Israel May Curb IVF for Women Over 41

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Medical staff at work in the IVF unit at Tel HaShomer hospital, Tel Aviv, 2018
Medical staff at work in the IVF unit at Tel HaShomer hospital, Tel Aviv, 2018Credit: Motti Milrod

A Health Ministry advisory council recommends that women under 40 have greater access to in vitro fertility treatments through the public health system, while limiting treatments for women over 41 – effectively ending a unique policy.

Public funding for in vitro fertilization in Israel is the most generous in the world, and the technology is highly advanced. The public health system provides unlimited IVF treatments for any woman between 18 and 45 for her first or second child and funds fertility treatments using donated eggs through age 54.

The new recommendations, which have been obtained by Haaretz, come from the National Council for Gynecology, Neonatology and Genetics. The council is also recommending that the ministry and the country’s four health maintenance organizations let women freeze their fertilized eggs as part of the publicly funded health system.

Over the years, the Health Ministry has feared that limiting public funding for IVF could spark angry protests, but, amid failure rates among older women, medical experts are increasingly recommending that limits be set.

Some sources in the health care system doubt that the recommendations will be adopted. “No health minister wants to be the one to sign off on such a step,” one senior source said.

IVF unit, Tel HaShomer hospital, Tel Aviv, 2018Credit: Motti Milrod

In light of new data on low IVF success rates among women 43 to 45, the council is recommending that the maximum age for IVF be lowered to 44 from 45. Figures from 2017 from the Israel Fertility Association show an IVF success rate of just 3.8 percent among women 43 to 45, compared with 11.4 percent for women 40 to 42 and 23 percent for woman 35 to 39.

About 5 percent of births in Israel – around 9,000 babies a year – are the result of IVF. The only country coming close in public funding is Denmark, which funds IVF up to age 45 but limits it to three rounds. On average, the Israeli government spends about 400,000 shekels ($115,000) for every successful IVF birth to mothers 43 and older.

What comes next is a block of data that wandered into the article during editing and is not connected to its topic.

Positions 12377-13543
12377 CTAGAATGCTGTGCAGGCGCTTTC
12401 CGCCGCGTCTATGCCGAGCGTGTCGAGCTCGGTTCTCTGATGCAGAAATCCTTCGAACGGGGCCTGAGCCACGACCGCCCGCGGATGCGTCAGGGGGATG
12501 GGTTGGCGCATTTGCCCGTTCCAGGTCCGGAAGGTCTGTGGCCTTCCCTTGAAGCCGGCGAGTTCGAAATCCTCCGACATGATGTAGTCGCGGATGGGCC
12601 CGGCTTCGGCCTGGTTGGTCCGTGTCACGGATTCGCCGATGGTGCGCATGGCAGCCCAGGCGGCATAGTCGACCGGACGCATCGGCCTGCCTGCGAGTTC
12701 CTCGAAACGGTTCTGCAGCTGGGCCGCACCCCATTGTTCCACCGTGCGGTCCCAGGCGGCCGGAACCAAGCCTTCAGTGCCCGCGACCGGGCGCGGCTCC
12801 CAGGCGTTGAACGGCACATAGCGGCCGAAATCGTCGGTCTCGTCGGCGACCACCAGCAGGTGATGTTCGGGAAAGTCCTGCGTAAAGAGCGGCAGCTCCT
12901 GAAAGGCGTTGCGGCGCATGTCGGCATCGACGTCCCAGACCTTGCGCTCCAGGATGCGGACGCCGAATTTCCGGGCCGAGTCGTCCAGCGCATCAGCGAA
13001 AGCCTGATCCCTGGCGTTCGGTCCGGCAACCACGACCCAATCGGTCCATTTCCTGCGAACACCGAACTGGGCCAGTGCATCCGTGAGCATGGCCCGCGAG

“Ultimately, it’s difficult for both the system and the doctors to oppose the strong desire and the social pressure to have a genetically related child at any price,” said Dr. Etti Semama, who heads the Health Ministry’s medical technology division.

More than 40,000 rounds of IVF treatments are administered in Israel annually. The Health Ministry has calculated the annual cost – including hormone treatments, the extraction of eggs, laboratory fertilization and the implantation of embryos – at 400 million to 500 million shekels.

Professional sources estimate that about 75 million shekels of that sum is for treatments where the success rate is negligible. This includes both women at the upper age limits and women who have undergone a number of unsuccessful treatments.

The egg-freezing process at Tel Hashomer hospital, Tel Aviv, 2018 Credit: Motti Milrod

The national council has sought meetings with officials from the ministry and the HMOs on its recommendations, but Israel’s successive general elections, keeping a caretaker government in place, have delayed these deliberations.

The effort to curb public funding is not new. In 2005, the national council recommended that public IVF funding be limited to women up to 44 instead of 45, and in 2013, the council recommended not only lowering the age but limiting funding to three IVF cycles for women 42 to 44. The recommendation was not adopted, on the argument that most of the treatments were not provided to women in that age range.

The 2017 figures from the Israel Fertility Association show that 3,881 IVF treatments were administered that year to women between 43 and 45, producing the 3.8 percent success rate.